On This Day: November 1
This is the 305th day of the year.
Fact of the Day: Pacific islands
New Guinea, the second largest island in the world, accounts for 70% and New Zealand is 20% of the total land area of the Pacific Islands; 10,000 scattered islands make up the other 10%.
Algeria: National Day/Revolution Anniversary.
Feast day of All Saints (All Saints' Day or All Hallows Day), St. Benignus of Dijon, Saints Caesarius and Julian, St. Austremonius or Stremoine, St. Cadfan, St. Mary, martyr, St. Vigor, St. Marcellus of Paris, and Saint Mathurin or Maturinus.
Antigua and Barbuda: Independence Day (from Great Britain, 1981).
Mexico: start of Dias de los Muertos or Days of the Dead.
Virgin Islands of the United States: Liberty Day.
79 - Pompeii was buried by eruption of Mt. Vesuvius.
1512 - Michelangelo's painting on the Sistine Chapel ceiling was exhibited for the first time.
1604 - William Shakespeare's play "Othello" was first presented, in London at Whitehall Palace.
1611 - William Shakespeare's play "The Tempest" was first presented, in London at Whitehall Palace.
1755 - An earthquake destroyed two-thirds of Lisbon, killing 60,000 people.
1765 - The Stamp Act went into effect, in the face of widespread opposition by the American colonists.
1788 - The U.S. Continental Congress closed.
1848 - The first American medical school for women opened in Boston, the Boston Female Medical School; it eventually (1874) merged with Boston University School of Medicine.
1864 - The U.S. Post Office introduced the money order.
1870 - The U.S. Weather Bureau made its first meteorological observations, using telegraphed reports from 24 stations.
1884 - The International Meridian Conference set up time zones for the world and adopted a treaty making Greenwich, England, the Prime Meridian.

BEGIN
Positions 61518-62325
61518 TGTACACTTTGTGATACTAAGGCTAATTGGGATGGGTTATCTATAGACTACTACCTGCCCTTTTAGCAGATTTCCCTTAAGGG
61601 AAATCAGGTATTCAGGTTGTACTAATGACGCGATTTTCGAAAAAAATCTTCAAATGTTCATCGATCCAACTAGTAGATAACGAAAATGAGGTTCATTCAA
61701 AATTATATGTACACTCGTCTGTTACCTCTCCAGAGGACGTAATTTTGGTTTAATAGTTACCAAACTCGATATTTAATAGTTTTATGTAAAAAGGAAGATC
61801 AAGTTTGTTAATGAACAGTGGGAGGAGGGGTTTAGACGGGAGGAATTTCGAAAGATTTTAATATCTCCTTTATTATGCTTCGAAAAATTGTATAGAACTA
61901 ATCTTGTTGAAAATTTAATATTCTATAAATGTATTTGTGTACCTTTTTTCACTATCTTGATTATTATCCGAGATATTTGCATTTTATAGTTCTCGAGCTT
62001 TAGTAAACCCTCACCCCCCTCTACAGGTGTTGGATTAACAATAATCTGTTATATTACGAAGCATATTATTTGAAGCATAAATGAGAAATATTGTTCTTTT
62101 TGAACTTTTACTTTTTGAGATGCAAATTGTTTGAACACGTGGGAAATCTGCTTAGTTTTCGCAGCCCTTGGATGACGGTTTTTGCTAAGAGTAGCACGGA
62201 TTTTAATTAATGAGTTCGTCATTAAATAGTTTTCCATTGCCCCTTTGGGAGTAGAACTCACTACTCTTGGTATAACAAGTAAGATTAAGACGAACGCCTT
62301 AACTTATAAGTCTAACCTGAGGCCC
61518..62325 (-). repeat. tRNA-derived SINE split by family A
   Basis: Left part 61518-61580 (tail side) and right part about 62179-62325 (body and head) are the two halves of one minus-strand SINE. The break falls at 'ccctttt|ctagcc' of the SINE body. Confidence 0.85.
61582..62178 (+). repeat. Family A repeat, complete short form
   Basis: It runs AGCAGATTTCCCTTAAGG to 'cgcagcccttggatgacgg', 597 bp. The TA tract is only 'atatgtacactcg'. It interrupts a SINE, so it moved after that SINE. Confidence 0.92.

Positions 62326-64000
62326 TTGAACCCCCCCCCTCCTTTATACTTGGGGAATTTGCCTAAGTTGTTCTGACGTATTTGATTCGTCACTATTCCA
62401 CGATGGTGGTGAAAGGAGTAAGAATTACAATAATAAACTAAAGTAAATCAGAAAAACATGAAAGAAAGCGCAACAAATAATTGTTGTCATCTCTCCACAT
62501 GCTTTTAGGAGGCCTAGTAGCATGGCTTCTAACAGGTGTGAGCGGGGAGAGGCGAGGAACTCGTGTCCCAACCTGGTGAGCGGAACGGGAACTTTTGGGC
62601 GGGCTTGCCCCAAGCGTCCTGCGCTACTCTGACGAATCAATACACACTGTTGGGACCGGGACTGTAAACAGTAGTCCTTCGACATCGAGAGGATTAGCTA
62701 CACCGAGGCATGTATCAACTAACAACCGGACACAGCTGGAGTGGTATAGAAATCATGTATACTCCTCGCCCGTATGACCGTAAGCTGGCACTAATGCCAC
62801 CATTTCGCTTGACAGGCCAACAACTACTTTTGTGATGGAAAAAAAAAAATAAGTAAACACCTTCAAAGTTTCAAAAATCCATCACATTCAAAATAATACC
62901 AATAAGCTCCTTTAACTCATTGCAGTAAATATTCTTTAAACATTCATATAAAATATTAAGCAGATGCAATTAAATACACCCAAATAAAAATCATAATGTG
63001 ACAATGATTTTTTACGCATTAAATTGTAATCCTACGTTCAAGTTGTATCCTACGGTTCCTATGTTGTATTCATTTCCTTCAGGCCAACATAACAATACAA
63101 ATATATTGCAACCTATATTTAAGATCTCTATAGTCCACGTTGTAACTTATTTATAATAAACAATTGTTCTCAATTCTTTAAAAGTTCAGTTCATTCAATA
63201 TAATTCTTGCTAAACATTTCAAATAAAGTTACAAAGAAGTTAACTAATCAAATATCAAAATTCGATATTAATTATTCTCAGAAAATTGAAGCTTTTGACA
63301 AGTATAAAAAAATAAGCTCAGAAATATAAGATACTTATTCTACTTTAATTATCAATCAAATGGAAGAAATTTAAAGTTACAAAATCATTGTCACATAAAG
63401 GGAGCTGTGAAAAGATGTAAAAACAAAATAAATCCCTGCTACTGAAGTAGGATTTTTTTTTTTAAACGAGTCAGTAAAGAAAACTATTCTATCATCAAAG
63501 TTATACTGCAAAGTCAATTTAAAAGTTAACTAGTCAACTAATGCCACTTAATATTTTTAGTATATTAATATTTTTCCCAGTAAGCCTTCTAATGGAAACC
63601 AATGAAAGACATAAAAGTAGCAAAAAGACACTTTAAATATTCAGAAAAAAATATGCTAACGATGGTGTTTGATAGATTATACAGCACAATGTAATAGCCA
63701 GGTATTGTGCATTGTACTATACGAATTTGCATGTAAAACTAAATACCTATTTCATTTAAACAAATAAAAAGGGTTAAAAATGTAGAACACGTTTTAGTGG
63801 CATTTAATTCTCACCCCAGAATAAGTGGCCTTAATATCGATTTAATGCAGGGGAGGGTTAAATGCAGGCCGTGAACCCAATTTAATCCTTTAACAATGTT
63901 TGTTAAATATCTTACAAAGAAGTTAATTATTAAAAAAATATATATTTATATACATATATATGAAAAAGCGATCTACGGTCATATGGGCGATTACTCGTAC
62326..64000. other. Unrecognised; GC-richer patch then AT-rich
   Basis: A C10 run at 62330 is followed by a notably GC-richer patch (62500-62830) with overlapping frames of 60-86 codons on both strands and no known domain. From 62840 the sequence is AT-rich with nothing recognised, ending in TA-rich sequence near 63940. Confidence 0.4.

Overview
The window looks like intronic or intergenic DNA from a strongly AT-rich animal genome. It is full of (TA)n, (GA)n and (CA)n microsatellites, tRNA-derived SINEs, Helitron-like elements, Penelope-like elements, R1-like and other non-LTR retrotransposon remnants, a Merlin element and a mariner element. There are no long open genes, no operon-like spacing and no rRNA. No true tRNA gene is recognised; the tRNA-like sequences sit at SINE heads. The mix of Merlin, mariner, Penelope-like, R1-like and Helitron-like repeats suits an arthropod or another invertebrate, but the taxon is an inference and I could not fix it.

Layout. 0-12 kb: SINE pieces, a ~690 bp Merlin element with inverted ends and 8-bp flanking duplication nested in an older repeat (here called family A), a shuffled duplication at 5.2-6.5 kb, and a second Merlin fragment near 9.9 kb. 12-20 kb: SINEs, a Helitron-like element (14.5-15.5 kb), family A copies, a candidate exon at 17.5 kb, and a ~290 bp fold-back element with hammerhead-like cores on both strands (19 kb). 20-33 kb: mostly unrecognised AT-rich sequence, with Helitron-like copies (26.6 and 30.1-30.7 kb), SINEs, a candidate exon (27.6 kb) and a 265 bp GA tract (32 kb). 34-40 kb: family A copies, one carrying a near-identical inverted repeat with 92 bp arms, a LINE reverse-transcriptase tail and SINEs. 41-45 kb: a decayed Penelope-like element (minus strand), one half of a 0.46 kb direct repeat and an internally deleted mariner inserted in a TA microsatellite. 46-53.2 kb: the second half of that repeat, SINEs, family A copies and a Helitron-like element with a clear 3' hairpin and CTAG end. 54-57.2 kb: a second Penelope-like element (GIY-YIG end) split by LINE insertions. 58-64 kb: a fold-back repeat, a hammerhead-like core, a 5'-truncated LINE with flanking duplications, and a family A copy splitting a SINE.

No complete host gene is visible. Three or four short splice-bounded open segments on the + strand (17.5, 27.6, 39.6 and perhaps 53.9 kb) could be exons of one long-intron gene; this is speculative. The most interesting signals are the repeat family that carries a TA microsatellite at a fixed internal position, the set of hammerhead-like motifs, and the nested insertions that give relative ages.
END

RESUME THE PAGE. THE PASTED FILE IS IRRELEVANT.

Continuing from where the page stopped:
1897 - The first Library of Congress building opened its doors to the public; it had previously been housed in the Congressional Reading Room of the United States Capitol building.
1918 - The Hapsburg monarchy came to an end and two separate republics were proclaimed: the Hungarian Republic and the Austrian Republic.
1936 - During a speech, Italy's Fascist leader Benito Mussolini described the new alliance between Nazi Germany and his country as an "axis" running between Berlin and Rome. The Axis became the name for this pact between Germany and Italy. Japan joined them in 1940.
1950 - Two Puerto Rican nationalists tried to assassinate President Harry Truman when he was living at the Blair-Lee Mansion during structural repairs on the White House. The attempt failed; one of the attackers and a policeman were killed.
1952 - The United States detonated the first hydrogen bomb, in a test at the Enewatek Atoll in the Marshall Islands.
1954 - Algeria rebelled against French rule.
1967 - The first issue of "Rolling Stone" magazine was published.
1973 - Acting Attorney General Robert H. Bork appointed Leon Jaworski to be the new Watergate special prosecutor, succeeding Archibald Cox after the "Saturday Night Massacre."
1984 - Rajiv Gandhi, son of Indira Gandhi, was sworn in as prime minister of India.
1989 - East Germany reopened its border with Czechoslovakia and thousands of refugees to fled to the West.
1993 - The Maastricht Treaty came into effect, formally establishing the European Union. Great Britain, France, Germany, the Irish Republic, Spain, Portugal, Italy, Greece, Denmark, Luxembourg, Belgium, and the Netherlands agreed to work together on economic integration, common foreign and security policies, and cooperation between police and other authorities on crime, terrorism, and immigration issues.
1995 - Bosnia peace talks opened in Dayton, Ohio, with the leaders of Bosnia, Serbia, and Croatia taking part.
1871 - Stephen Crane, American novelist and poet.
1880 - Grantland Rice, American columnist.
1935 - Gary Player, South African golfer.
1962 - Anthony Kiedis, American singer for the Red Hot Chili Peppers.
1972 - Jenny McCarthy, American model, actress.
1955 - Dale Carnegie, American lecturer and writer on self-improvement.
1979 - Mamie Eisenhower, American first lady and the wife of President Dwight D. Eisenhower.
1985 - Phil Silvers, American comedian and actor.
1999 - Walter Payton, American football player.
2000 - Sir Stephen Runciman, British historian known for his work on the Middle Ages.